On my first visit to an American grocery store, I was shell-shocked when I did not see any counters aimed at preventing the shoppers’ direct access to the items
Shopping is a complicated matter. I did not realize it until I came to America. On my first visit to an American grocery store, I was shell shocked when I did not see any counters (as is case with Nepal’s most stores) aimed at preventing the shoppers’ direct access to the items. The shoppers could be seen all around the store like the bulls that had just broken free from their leashes. They were holding the items close to their eyes and reading something carefully.
So I thought those customers were quite studious as I remembered somebody saying that even a matchbox contains considerable knowledge. I discovered later that they were reading the labels and expiry dates, which looked kind of strange practice to me as I thought no food expired until it smelt bad before coming to the States. Therefore, I needed to unlearn everything about shopping in Nepal and start anew here.
Contrast in America
Gradually I found out American grocery business to be highly gentrified. The rich pay ten dollars for a bunch of asparagus spears at Whole Foods Market stores although it is available for less than three dollars at Walmart stores. Well, American rich are the stupidest and the most extravagant people on earth, I thought, before grasping the distinction between organic and hybrid produces.
In the meantime, I was proud to have grown up eating organic fruits and green vegetables that grew by the dung heap in the village. We were much better off in the village than I had thought earlier. Not any longer. It took me a 24-hour jet flight to the other side of the world to realize how healthy I ate when I was amazed to see the Avro airplanes flying over our village en route to Pokhara.
Walking barefoot to the school, eavesdropping to the songs being played in the neighbor’s house on radio Nepal, celebrating the purchase of a parker pen and filling it with blue ink, returning home with the head covered in red vermillion and a couple of notebooks as rewards on the day of annual school results in the remote village of western Nepal were far more remarkable experiences than donning Nike shoes, driving a sedan and watching presidential impeachment brawl live on televisions in the States.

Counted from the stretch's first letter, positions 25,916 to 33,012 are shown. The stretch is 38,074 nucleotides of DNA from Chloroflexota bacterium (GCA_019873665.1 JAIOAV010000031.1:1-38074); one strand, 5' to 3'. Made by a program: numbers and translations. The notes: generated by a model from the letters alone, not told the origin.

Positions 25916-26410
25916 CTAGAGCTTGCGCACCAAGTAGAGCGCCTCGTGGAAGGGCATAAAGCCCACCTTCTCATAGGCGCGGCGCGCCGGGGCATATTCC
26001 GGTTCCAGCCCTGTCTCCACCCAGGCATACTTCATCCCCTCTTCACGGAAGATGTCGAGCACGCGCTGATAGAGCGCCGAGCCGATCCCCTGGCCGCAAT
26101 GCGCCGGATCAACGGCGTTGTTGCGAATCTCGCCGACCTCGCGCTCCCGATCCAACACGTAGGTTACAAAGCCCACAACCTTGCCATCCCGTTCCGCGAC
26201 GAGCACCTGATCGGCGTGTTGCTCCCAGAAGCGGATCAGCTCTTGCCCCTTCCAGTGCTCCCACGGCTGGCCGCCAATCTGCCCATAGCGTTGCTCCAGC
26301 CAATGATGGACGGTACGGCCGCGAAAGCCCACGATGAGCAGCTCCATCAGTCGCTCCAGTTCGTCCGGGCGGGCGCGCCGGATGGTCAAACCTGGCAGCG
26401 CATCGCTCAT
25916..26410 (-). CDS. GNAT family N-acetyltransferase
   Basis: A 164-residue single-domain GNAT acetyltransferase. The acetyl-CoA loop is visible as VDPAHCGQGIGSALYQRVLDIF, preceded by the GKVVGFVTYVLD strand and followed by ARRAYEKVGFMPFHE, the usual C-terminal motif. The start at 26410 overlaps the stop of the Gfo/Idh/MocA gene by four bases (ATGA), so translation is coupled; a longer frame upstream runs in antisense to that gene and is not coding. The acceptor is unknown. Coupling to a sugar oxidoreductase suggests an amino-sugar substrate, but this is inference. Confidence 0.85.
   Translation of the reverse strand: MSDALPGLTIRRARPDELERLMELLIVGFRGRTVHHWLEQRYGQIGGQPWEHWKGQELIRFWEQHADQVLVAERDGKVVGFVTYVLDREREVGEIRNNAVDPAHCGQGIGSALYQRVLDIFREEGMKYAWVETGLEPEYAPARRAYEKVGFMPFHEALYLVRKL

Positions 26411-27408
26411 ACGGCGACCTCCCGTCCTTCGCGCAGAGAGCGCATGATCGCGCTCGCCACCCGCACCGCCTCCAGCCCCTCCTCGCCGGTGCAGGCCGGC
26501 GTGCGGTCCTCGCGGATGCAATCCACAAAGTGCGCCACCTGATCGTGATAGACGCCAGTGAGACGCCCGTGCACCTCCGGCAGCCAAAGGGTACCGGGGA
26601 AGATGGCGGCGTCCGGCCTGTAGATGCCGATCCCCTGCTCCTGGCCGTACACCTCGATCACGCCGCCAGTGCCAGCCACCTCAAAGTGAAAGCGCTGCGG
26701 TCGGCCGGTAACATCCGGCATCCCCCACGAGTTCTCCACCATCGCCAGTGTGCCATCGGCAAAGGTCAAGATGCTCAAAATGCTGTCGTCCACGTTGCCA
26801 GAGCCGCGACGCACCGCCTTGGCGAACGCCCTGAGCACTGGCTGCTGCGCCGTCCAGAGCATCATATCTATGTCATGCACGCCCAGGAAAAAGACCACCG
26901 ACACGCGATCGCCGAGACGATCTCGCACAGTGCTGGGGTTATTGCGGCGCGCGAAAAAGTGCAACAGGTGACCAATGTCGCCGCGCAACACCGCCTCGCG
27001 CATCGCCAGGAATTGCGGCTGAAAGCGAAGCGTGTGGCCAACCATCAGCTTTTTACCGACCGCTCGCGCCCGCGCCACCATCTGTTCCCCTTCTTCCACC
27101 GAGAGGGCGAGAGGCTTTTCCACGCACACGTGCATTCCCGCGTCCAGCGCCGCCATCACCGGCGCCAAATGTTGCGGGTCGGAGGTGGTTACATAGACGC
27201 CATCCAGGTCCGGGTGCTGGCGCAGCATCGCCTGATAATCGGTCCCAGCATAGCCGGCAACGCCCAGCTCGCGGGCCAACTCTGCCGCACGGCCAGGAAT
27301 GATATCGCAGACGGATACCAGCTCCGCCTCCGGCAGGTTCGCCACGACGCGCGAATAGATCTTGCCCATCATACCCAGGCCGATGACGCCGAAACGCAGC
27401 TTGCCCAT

I have never expected life to be a straight line. But triple migration is a phenomenon that occurs in the life of a limited few. I joined a campus in the plains after passing SLC and got lost for the first time. I loved the vast eternity of the blue horizons but utterly missed the green hills of the village that not only inspired me but also frequently reminded me of my limits. Then I moved to the melting pot of Kathmandu and got lost again. My heart invariably contracted every time the bus I was travelling in started winding down toward the city from the hillocks of Nagdhunga.
I got lost third time when I landed at the airport in Philadelphia, popularly called ‘The City of Brotherly Love’, in Pennsylvania. I looked outside the airport and saw it was a bright sunny day. And I stood firm in a strong conviction that the land of opportunity was beckoning me with its arms open to embrace me in spite of my gray hair, receding hairline and, of course, the baggage of Nepali attitude, which often wrongly presumes works to be superior and inferior.
Then began my acquaintance with the liberal market economy where customers are king. And yes, the expression ‘window shopping’ is meaningless in America as people can touch and test the items before buying them. The soft-spoken, affable and cheerful store managers, associates, and cashiers always welcome customers with smiles.
One leaves the stores loaded with tons of pleasant experiences largely due to the service with a smile principle practiced in the stores. American capitalism underscores smiles to be a prerequisite to a successful business. Therefore, shopping in the heart of capitalism (America) is an immersive experience fraught with risks of overspending unless one can stick to basic requirements and masters the art of staying on budget.
Capitalism aside, smile makes the world a better place. Small acts of cheerfulness, kindness and compassion can breach any frontiers of sadness through the face, which is a ‘complex palette of emotions’. An unconditional smile spreads contagious happiness and lights up moods. Understandably, American capitalism is a pressure, they say, that can either burst pipes or create diamonds.